The Design & Technology Association is seeking your support to lobby government to reverse the decline in the study of Design and Technology in schools. Lending support to the campaign, Seymourpowell founder Dick Powell has also raised concerns about the relevance of proposed curriculum changes, describing them as ...lacking in ambition and a step backward...
Central to the issue are changes to the criteria for school and pupil performance measurement. As part of a an effort to improve basic skills, the government is considering making study of English Baccalaureate GCSE subjects mandatory in state schools.
Few would argue with the logic of young people studying the Baccalaureate. Maths, English, a science, a language, geography or history are all important. Government argues that there is still space in the timetable for pupils to select other options. However, the reality may be that the study of non-core subjects, eg. art, design and technology is disincentivised.
Numbers taking GCSE Design and Technology have reportedly nearly halved in the last 10 years. The D&TA believes that this has led to a corresponding reduction in applications to study design and engineering in further and higher education.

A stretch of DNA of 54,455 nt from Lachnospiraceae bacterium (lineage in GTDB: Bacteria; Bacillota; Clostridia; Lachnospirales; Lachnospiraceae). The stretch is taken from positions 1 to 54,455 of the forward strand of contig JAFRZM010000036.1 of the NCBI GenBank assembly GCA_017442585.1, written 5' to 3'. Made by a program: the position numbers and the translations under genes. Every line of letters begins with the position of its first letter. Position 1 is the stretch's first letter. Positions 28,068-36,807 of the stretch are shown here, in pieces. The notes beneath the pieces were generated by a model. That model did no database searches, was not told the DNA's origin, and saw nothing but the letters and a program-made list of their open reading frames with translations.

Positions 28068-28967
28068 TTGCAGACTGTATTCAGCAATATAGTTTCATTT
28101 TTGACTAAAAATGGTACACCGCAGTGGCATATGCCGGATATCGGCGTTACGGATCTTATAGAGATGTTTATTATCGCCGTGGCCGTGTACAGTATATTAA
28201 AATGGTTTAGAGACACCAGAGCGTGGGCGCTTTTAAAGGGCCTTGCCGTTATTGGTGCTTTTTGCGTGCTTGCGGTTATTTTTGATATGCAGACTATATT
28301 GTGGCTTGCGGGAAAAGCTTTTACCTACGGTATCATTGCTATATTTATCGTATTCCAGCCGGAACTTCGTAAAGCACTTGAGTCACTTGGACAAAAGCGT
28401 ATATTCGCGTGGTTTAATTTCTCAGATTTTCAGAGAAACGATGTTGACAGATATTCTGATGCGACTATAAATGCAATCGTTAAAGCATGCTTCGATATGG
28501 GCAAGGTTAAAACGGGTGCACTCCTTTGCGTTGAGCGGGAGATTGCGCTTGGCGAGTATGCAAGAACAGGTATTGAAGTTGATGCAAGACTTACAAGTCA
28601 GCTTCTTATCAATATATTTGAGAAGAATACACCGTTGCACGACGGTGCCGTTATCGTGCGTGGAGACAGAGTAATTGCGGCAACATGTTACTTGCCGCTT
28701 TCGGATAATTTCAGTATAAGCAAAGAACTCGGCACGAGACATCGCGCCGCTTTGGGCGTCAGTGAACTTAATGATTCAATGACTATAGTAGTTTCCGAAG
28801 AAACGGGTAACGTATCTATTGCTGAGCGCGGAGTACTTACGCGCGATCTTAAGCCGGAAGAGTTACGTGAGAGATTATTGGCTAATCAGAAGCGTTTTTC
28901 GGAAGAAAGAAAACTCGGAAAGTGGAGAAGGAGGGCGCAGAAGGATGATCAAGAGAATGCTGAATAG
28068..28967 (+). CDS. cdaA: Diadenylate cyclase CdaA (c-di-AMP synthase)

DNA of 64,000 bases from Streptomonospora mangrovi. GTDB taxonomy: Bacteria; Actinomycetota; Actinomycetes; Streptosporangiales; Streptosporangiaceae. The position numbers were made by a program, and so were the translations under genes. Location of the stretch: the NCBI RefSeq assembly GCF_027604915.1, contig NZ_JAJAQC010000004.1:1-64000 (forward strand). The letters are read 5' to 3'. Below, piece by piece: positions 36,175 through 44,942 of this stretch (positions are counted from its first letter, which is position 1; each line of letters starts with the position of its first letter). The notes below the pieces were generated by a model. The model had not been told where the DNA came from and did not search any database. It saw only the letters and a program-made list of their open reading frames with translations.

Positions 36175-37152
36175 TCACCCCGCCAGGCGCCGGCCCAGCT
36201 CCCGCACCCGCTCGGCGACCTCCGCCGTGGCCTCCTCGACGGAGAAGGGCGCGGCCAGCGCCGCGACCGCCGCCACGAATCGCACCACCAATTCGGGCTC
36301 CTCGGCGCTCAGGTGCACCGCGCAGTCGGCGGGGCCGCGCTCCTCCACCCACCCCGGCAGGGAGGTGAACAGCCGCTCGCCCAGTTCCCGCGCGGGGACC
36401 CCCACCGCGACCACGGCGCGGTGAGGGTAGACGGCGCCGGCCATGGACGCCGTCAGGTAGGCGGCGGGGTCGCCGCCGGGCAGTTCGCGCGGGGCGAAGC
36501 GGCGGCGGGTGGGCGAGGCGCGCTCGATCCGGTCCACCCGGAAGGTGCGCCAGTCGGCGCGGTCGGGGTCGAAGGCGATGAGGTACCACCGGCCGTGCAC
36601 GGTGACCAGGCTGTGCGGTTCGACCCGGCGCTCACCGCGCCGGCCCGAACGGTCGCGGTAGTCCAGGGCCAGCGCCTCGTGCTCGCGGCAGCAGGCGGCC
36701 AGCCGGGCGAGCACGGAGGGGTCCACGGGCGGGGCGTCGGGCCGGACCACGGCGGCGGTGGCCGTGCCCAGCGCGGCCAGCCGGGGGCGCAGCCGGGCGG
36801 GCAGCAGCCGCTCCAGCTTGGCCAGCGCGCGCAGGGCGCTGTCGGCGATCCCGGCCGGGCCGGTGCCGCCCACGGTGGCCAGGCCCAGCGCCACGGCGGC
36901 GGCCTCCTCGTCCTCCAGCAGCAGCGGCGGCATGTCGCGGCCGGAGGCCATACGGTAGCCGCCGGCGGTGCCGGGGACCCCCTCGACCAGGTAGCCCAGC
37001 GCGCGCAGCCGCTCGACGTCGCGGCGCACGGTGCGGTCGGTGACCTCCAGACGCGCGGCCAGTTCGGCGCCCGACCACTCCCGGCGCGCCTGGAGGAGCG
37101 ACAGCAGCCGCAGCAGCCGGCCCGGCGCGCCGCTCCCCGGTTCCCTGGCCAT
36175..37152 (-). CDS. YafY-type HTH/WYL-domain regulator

Some design practitioners might welcome a reduction in numbers, advocating a focus on fewer graduates with better skills, know-how and creativity. Even so, current policy appears counter productive. The bright young people we need could be dissuaded or precluded from considering industrial design careers, by what appears to be a lack of joined up thinking.
There is a contradiction in a Government that so openly promotes the importance of UK creativity, innovation and technology, but fails to promote study of subjects that help students apply "core" academic theory in ways that so demonstrably add value to UK plc.
Too many industrial designers already complain of a graduate skills shortage. To address this, BIDA members helped develop a first National Occupational Standard in Industrial Design. Practitioners have collectively defined the skills and know-how that graduates need to succeed in modern industrial design. The standard builds on essential foundations in relevant Design and Technology or Art and Design curricula at GCSE which is now under threat.
Without academic high achievers studying these subjects, not only is industrial design practice weakened, but Britain’s manufacturing, engineering and creative sectors are disadvantaged. That's £500 billion, or 29% of the UK economy.
Government to act without compromising a welcome broader strategy.
Seymourpowell has worked with the Design & Technology Association to create a short film highlighting links between Design & Technology in schools and successful business. The film cites research showing that 80% of engineers, designers, digital creatives, and architects in industry studied D&T at GCSE and above.